Two months ago I had taken the kids with me to the grocery store, as usual. I was busy loading up the conveyor belt, as I hear my kids whisper "she doesn't have a shirt on!" They're all staring at the cover of Cosmo, with Miley Cyrus exposed on the front, and my six year old daughter reads, "The best sex of your life." She had just been solicited to by a magazine at the grocery store. My son had just been exposed to what truly is pornography. In an attempt to cover it up, I flip the magazine over, only to expose them to a second image, this time a scantily clad couple laying in bed together. A second scandalizing image. Ugh! I grabbed the food magazine in the next slot and put it on top to cover up the Cosmo filth. We check out and leave... get this, to find a stand of Sports Illustrated Swimsuit edition put immediately in our path, just so that we can all see it and want to buy a copy on the way out of the store. A much bustier woman is on the front bare chested barely covered by her open jacket just like the Miley photo. A third scandalous photo, all in 5 minutes, at our local grocery store.

And society is completely okay with this, yet they can't tell me how it is my children are specifically benefiting from seeing these images.

The experience gave me the opportunity to tell my children that we won't be going back to that store (I called and complained, but I no longer trust them). I explained that those women were told that the only way people would like them is if they took pictures like that, and that they were all wrong to believe it.

I, too, have been realizing how counter cultural I am now. And YES, I do wonder what those three celebs look like in their natural beauty!

Lauren S. said...

I know you and I sometimes fall on differing sides of the social/political spectrum, but this is one area where I do agree with you.

I have to admit I am also a 19 Kids and Counting junkie, but I started watching it years ago with an almost morbid curiosity to see how they would ultimately fail. Which kid would rebel. How fundamentalist values would render a family unworkable. But over the years, the Duggars have completely changed my mind about a lot of things - the family they have is loving, caring, open, honest, and above all extremely devoted to each other and their faith. Sure some of their beliefs (a lot of them more detailed in their books...all of which I've read!) are wacky, but their JOY principle (Jesus first, others second, yourself last) is something I can definitely get behind.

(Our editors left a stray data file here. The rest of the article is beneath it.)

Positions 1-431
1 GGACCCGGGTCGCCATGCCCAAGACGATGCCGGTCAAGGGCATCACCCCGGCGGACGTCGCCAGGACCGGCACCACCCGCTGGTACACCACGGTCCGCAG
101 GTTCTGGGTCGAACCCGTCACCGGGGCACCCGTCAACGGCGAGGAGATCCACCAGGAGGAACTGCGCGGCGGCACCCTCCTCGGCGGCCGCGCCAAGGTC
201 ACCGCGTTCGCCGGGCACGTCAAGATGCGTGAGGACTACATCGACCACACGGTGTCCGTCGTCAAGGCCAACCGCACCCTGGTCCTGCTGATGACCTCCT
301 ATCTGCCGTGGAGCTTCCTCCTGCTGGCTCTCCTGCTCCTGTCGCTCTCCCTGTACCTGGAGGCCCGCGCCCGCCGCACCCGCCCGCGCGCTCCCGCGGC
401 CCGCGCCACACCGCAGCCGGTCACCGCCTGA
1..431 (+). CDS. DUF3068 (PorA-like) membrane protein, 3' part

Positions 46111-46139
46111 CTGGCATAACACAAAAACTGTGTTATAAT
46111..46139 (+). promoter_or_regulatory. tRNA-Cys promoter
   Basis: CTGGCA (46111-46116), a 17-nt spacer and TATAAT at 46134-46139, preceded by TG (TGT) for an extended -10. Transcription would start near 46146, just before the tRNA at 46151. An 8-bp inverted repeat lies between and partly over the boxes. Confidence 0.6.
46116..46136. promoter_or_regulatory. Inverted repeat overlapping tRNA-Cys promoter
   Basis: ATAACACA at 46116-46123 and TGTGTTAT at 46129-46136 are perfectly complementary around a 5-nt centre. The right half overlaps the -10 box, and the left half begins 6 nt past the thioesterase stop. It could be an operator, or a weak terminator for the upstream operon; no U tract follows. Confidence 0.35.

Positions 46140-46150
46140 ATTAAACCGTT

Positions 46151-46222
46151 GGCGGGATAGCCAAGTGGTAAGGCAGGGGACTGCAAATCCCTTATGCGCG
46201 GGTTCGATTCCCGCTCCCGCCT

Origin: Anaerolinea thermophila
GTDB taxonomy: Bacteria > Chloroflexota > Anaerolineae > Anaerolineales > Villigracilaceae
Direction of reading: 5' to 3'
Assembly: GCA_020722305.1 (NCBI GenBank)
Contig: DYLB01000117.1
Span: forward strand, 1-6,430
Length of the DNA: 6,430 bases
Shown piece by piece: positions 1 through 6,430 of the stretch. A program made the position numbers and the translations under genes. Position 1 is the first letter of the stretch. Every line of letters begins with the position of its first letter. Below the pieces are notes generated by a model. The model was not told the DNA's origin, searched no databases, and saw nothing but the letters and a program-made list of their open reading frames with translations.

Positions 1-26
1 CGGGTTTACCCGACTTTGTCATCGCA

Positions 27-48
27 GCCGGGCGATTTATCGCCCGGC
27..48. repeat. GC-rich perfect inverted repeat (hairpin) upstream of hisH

If you haven't read A Love That Multiplies, Michelle talks about how they can't always shield their little ones from the same dangers you talk about. So, when they're out in public, they use a code word ("Nike") to alert the kids to avert their eyes when Michelle sees a scantily clad woman (or man, I guess) or magazine with objectionable subject material on the front. And then, they make sure to talk to them at home about why it is important to keep your mind and body pure so the kids don't develop a curiosity to look at what is so "nike".

So, I think what some of the people that commented on FB said is absolutely true - use the shows as a teaching example so that Elizabeth and Mary Claire grow up knowing the difference. Unless you're planning on moving them to a cabin in the woods for the rest of their lives, they will have to wrestle with these issues (and I know you know that) and in my opinion it's better to equip them with the tools to discern now. I'm certainly not advocating repeated viewings of the playboy channel or anything, but as they begin to question things, TV and real life can be good tools.

I remember when I was in high school, my biology teacher was an devout christian and refused to teach us evolution because she thought it wasn't true. So, I went to college completely unprepared to analyze and think critically for myself. When we taught together at HT, I tried to impart a different sense of wisdom to our students so that they wouldn't be afraid of issues and could develop reasons why they believed what they did.

You're a fantastic mother and being counter-cultural with raising your kids means that you're thinking critically about what you're teaching them, instilling in them, and leaving them with at the end of the day. Nothing wrong with that, in my opinion.